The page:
2. T-shirts, that’s my problem.

    Every one comes loaded with baggage: where I got it, what it says, what it says about where I got it. All that. And they never wear out. So a couple of years ago I bundled all except about half a dozen into a big box and stuck them on top of the wardrobe, with the other boxes of seasonal stuff, aiming to wear out the half dozen and then replace them with six more from the box, vowing never to buy another T shirt until I’m down to less than six, total. The downside is that people buy me T shirts and so the total number cannot shrink. Unless I recycle etc a large number of them. Which hurts.

    What to do?

  3. Awesome insights, Colleen. I tell ya: that ability to see potential in just about everything is really more of a curse than a blessing. (I’m thinking about some previous relationships of mine in particular ;-).) I’ll be reading this series faithfully. Good luck!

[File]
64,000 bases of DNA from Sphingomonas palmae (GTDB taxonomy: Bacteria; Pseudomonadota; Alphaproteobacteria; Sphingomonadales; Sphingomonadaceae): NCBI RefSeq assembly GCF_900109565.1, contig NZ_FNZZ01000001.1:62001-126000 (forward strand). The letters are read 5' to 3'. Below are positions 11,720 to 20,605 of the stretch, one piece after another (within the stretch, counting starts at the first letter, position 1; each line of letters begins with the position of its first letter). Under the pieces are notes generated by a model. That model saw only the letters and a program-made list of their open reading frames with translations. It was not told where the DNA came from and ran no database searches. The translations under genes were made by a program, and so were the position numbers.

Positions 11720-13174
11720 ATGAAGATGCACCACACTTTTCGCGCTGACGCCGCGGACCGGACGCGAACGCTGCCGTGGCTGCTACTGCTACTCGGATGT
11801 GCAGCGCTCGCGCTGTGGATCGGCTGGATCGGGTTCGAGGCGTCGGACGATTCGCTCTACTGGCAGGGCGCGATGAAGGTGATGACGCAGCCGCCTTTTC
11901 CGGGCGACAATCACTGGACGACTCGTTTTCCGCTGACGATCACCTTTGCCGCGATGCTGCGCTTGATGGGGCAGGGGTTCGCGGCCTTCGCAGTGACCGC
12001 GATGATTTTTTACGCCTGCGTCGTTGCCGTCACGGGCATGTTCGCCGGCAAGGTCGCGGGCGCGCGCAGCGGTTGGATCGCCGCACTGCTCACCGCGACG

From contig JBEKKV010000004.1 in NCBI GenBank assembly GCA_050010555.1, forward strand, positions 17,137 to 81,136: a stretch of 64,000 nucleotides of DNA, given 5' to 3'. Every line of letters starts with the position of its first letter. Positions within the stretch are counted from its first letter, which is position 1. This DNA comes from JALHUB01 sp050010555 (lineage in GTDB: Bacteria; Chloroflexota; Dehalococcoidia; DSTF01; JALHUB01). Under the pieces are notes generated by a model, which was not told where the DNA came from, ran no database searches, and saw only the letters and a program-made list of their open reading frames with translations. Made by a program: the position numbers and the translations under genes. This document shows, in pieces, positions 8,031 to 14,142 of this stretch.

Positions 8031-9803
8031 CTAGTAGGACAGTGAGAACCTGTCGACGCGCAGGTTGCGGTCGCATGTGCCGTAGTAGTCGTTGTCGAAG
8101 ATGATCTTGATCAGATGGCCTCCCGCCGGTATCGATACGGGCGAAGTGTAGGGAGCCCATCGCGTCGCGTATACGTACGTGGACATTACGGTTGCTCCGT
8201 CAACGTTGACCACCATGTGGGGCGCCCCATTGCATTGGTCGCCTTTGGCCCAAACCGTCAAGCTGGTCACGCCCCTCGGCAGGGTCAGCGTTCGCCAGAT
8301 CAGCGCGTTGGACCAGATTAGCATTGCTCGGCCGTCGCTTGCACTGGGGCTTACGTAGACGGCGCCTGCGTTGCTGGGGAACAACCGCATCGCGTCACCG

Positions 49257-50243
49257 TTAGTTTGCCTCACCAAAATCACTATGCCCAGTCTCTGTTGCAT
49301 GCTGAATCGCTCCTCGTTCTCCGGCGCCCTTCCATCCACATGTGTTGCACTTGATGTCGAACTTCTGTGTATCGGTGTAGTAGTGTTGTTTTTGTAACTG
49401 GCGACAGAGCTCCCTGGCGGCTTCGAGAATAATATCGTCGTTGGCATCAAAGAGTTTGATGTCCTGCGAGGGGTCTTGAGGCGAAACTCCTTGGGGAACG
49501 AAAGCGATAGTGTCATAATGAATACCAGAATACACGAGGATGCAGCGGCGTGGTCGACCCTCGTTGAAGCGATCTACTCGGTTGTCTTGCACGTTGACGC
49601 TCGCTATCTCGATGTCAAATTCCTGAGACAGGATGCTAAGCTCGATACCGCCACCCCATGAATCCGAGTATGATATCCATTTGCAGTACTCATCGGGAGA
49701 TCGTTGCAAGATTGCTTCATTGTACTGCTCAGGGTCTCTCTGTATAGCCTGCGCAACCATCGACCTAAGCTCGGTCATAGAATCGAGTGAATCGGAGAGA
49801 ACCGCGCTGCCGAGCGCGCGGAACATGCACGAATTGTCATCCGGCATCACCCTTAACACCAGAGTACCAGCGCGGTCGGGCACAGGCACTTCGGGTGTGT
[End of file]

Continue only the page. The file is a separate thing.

4. Victoria – You owe the universe nothing but to work toward giving as fully of your unique fabulosity as you can. (Which I know you know, but I figure we can all use reminding now and again, myself first and foremost.)

    However, if you’re feeling a little stuck-ish, by all means: spend five minutes of quality time with the junk drawer. And report back, pleeze!

    Jeremy – You and The BF both. It’s a guy thing, I guess. Only he never seems to wear them out, no matter how great the proportion of holes to actual fabric gets.

    Catherine – Thank you! And yes, it’s a blessing/curse, just like the “interesting times” one. Man-oh-man (or girl-oh-girl) can it blind one. At least as much as it can show you the way.

  5. We are moving house, so clutter-busting is on the agenda. With me it’s books. Clothes-wise I have the opposite problem to you – I only buy clothes when people start telling me I really ought to. It’s a weak spot :)

    Anything masculine in your wardrobe to throw my way?!

  6. “…if you were in a store today and came across this item, would you purchase it?”